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07 Nov 2022

6th Aug 2015

            The Ministry of Health (MOH) notes that the Middle East Respiratory Syndrome Coronavirus (MERS-CoV) outbreak in South Korea is under control. On 28 July 2015, South Korea declared the end of the outbreak when all close contacts were released from quarantine. Since 3 July when the last confirmed case was isolated, no new cases have been reported in South Korea.

2          In view of the stabilised situation in South Korea, with effect from 6 August 2015, MOH will no longer consider travellers from South Korea as being a risk of MERS-CoV infection.  MOH will cease temperature screening at air checkpoints for passengers arriving from the country. Health Advisories will also no longer be distributed to travelers arriving by air from South Korea. In addition, South Korea will no longer be a MERS-CoV affected area when it comes to a patient’s travel history.

3          We had previously commenced the temperature screening on 9 June for the early detection of MERS-CoV cases from South Korea.  Temperature screening and other border health measures will remain for passengers arriving from the Middle East.

4          To date, there is no case of MERS-CoV in Singapore but the possibility of an imported case here cannot be ruled out given today’s globalised travel patterns. However, even if there is an imported case, the risk of an outbreak in our community remains low as sustained human-to-human transmission of the virus has not been reported.

5          All our hospitals and doctors remain vigilant and stand ready to screen and isolate any suspect MERS-CoV cases. Patients with clinical signs/symptoms of pneumonia or severe respiratory infection with breathlessness, and travel history to areas affected by MERS-CoV in the two weeks before onset, will be evaluated to exclude MERS-CoV infection.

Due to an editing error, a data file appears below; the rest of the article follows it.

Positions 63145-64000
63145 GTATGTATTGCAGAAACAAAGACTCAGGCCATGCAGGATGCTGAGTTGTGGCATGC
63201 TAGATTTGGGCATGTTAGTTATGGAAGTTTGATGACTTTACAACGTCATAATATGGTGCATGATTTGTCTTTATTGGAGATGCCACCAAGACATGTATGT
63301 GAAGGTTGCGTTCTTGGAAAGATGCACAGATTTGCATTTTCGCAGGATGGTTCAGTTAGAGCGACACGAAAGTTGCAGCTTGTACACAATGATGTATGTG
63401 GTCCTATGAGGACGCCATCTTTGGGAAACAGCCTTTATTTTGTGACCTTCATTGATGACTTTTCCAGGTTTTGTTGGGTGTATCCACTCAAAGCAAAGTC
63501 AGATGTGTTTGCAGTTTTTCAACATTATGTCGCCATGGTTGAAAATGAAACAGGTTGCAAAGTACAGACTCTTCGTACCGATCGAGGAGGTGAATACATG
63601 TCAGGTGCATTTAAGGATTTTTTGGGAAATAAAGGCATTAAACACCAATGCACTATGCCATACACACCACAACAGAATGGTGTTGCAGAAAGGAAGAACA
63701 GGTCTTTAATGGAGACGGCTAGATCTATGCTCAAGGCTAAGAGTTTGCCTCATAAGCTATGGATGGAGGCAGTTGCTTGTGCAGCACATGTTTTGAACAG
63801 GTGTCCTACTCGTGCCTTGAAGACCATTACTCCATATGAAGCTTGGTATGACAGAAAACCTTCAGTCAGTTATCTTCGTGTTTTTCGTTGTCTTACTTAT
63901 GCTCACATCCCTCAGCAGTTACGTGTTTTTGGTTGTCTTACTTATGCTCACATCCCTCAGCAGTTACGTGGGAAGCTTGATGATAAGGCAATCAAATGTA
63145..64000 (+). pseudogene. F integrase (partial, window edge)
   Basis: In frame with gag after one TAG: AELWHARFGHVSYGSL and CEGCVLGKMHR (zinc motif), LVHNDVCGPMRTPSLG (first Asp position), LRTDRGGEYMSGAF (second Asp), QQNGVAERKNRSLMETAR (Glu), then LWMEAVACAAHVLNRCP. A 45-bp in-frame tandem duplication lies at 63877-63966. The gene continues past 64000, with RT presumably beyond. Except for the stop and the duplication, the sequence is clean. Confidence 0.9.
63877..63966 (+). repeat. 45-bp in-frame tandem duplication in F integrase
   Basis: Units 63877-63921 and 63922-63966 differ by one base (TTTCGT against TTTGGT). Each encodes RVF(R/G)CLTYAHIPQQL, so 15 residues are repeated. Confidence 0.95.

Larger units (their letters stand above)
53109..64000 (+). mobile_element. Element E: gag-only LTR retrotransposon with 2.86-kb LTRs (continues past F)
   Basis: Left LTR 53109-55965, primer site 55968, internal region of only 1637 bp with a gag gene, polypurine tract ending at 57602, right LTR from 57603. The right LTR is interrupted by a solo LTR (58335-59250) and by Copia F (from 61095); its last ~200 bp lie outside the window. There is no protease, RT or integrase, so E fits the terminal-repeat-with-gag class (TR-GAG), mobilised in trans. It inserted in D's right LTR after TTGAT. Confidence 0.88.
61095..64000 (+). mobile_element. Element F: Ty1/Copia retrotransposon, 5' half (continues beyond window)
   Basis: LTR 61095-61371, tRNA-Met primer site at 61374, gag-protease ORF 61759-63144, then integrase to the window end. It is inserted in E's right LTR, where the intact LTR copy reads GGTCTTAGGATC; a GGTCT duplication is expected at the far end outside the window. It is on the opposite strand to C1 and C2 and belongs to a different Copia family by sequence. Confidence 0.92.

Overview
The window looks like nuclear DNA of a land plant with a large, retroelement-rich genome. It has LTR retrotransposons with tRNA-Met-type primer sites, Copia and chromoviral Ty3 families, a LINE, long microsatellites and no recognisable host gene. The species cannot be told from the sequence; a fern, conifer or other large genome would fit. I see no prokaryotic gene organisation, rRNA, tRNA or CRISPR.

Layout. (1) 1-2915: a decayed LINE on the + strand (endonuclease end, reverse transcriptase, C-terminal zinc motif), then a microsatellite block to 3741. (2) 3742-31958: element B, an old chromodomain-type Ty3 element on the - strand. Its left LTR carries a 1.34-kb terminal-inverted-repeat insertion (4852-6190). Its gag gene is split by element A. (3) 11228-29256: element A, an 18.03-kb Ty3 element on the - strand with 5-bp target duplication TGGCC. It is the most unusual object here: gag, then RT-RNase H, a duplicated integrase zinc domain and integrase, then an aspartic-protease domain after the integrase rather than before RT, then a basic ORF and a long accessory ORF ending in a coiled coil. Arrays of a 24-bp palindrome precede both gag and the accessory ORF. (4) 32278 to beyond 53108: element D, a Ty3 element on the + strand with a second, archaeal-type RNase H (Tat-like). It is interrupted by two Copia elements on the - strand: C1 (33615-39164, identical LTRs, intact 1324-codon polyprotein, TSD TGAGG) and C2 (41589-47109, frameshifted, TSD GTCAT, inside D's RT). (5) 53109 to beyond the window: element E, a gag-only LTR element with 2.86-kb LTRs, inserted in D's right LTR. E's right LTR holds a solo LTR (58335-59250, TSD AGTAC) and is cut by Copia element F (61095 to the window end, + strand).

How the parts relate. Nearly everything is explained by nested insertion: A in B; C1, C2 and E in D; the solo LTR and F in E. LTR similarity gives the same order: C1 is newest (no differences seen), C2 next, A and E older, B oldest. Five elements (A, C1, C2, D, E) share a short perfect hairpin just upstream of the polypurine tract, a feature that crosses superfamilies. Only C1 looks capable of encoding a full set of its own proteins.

Health Advisory

6          The World Health Organization (WHO) does not recommend the application of any travel or trade restriction to areas affected by MERS-CoV. However, to reduce the risk of exposure to MERS-CoV, we advise Singaporeans travelling to affected areas to maintain their vigilance and adopt the following health precautions when overseas:

  • Observe good personal hygiene at all times;
  • Practise frequent hand washing (e.g. before handling food or eating, after going to toilet, or when hands are soiled);
  • You may consider wearing a surgical mask in crowded places and avoid close contact with persons suffering from acute respiratory infections (e.g. someone who is coughing);
  • Avoid contact with camels and other live farm or wild animals, including not visiting camel farms. If contact has been made, thoroughly wash hands with soap.
  • Adopt good food safety and hygiene practices and avoid consuming unpasteurised milk, undercooked meats, raw fruits and vegetables (unless they have been peeled), or unsafe water.
  • Avoid visiting healthcare institutions in the Middle East, unless it is necessary to do so.

7          On their return from a MERS-CoV affected area, Singaporeans should monitor their health closely for two weeks. Singaporeans need not self-quarantine themselves upon their return if they have no symptoms of illness. However, they should wear a surgical mask and seek medical attention promptly if they become unwell with fever and cough and if they had recent travel history (within two weeks) to any areas reporting human cases of MERS-CoV. They should inform the doctor of the areas that they had travelled to. Truthful declaration of travel history is important. They may also be isolated for observation and further investigations, which may take up to 48 hours.

8          MOH will continue to closely monitor the global MERS-CoV situation. We will provide updates should there be any measures implemented according to our public health risk assessments. Singaporeans should refer to MOH’s webpage on MERS-CoV[1] for the latest health advisory.


6 AUGUST 2015

Middle East Respiratory Syndrome Coronavirus (MERS-CoV)

Category: Press Releases